Do You Have the Next-Generation Verification Flow?
Contributor: Satris Group, Ltd.
January 13, 2011 -- I have been involved in verification projects for the last ten years. One thing I can say for sure is that the level of complexity is ever rising for both design and verification. With more and more ASICs being designed with applications using high computing power for mobile consoles in the consumer market, time-to-market has become critical and there is zero tolerance of being late. At the same time, the increasing power sensitive devices add to the functional requirements. The verification effort grows exponentially rather than in a linear manner with respect to the added features. The reason is simple, when the feature list grows 30%, true verification requires not only 30% more feature checking, but also cross-feature verification. The higher demands coupled with shorter schedules make verification a challenging task.
In addition, globalization brought about knowledge sharing as well as creating tough competition around the world. The rule of the game has become to deliver as fast as possible. As a result, verification professionals need to be constantly looking for the right technologies to be deployed in their verification flows in order to keep up with the pace of change and get ahead of competition. Verification flow can become a competitive advantage for a firm.
Random-based coverage-driven verification (CDV) is becoming an industry standard, and I believe that trying to deliver bug-free ASICs or FPGAs using direct testing is practically impossible. The problem with CDV is that it involves a huge amount of engineering effort to build all the verification environments. This effort is at least as complex as the design itself and many times, even more so. It also requires dedicated teams specializing in environment development. The consequence is that the debugging process has longer iterations. Every time there is a test failure, two engineers, responsible for two different systems (the design and the verification environment) have to find out what went wrong, and only then can the mistakes be corrected. Bug-fixing turn-around time can reach days or even weeks.
This is when automatic formal verification becomes useful. Automatic formal gives the team a way to find many bugs in a much cheaper (found earlier and, therefore, easier to detect, debug and fix) manner. These tools can prove that the design is clean of many issues that can be difficult to find using simulation. These issues include dead code segments, logical equations that are implemented incorrectly (thus giving a constant value), state machines which are deadlocked, pair state machines that lock each other, and even incorrect clock domain crossing problems, such as data stability problems and incorrect control and feedback implementation.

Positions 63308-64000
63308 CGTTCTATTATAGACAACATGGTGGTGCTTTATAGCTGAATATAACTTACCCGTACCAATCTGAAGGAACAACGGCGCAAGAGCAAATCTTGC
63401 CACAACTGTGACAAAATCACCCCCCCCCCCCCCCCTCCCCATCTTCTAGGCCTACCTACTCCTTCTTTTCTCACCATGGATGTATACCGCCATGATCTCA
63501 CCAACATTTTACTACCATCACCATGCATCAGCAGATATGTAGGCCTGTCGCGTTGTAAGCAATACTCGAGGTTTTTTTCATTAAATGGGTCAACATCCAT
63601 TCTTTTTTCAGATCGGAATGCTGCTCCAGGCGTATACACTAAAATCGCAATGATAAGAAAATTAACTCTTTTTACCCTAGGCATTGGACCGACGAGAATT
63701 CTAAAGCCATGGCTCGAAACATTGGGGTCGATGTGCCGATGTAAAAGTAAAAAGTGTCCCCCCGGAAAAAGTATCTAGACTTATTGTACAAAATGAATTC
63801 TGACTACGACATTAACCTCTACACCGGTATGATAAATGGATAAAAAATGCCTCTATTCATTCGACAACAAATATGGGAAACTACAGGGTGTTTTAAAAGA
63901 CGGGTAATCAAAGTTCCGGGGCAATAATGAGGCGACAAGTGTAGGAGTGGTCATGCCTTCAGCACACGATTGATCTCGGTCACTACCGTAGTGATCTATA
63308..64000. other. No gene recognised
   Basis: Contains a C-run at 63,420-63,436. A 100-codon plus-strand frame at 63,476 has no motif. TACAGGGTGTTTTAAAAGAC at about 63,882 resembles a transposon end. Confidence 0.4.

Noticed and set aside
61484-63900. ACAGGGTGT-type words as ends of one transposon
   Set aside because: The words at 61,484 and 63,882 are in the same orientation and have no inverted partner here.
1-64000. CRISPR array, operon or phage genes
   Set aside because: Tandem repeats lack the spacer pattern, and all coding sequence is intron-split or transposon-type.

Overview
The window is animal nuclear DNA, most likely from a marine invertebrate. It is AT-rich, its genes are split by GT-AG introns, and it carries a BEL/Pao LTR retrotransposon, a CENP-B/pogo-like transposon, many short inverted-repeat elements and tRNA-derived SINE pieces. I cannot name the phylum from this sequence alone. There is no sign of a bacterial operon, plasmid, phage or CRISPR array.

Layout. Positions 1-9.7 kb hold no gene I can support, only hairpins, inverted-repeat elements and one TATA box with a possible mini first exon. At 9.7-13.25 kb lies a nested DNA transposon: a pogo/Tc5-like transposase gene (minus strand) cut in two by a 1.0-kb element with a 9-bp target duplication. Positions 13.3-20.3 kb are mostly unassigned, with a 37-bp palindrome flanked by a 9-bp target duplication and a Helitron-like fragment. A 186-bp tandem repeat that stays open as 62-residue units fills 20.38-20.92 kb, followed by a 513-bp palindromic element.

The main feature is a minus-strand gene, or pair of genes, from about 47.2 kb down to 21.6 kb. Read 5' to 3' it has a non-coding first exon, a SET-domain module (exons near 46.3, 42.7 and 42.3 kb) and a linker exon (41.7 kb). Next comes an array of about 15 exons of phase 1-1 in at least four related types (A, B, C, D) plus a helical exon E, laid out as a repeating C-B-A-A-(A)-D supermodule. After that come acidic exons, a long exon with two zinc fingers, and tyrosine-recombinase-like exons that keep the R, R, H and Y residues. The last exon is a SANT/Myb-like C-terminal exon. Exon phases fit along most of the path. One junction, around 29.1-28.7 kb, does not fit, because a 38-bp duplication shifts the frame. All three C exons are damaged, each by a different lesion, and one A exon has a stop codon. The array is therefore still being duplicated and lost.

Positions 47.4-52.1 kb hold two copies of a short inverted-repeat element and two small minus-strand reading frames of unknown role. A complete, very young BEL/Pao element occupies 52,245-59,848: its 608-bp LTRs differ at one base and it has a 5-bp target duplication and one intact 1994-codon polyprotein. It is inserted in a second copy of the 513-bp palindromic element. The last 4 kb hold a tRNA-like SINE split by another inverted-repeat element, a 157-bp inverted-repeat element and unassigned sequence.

One might say that these tools have no understanding of the functional specification, but in many cases functional bugs are a direct consequence of these kinds of issues in the design. Another might say that most of these bugs can be found by well-designed verification environments. But the great thing about automatic formal-verification tools is that they do not need any verification environment development, which saves a tremendous amount of time and effort. The concept is similar to lint tools. All you need is a short run script and the design itself. When the designer is done with coding, he can use these tools, get answers quickly, and debug on his/her own with a very short turn-around time. All this occurs when the RTL design is being developed, and it is usually much easier to eliminate bugs at this stages, than the bugs found weeks or even months later in the project.
On the whole, automatic formal verification on top of CDV can save between 10% to 15% of the verification effort and give greater confidence that the design is ready for the next steps in the flow. In the competitive environment that we live in, and with the amount of resources put into verification, this saving can make a big difference. Taking the time right now to ensure that you have the right tools in the right place in your verification flow can save you time and money, which equals more revenue for your company.
So, do you have the next-generation verification flow?
Yoav Arnon is Vice President, Technical Services, for Satris Group, Ltd.
Reprinted from SOCcentral.com, your first stop for ASIC, FPGA, EDA, and IP news and design information.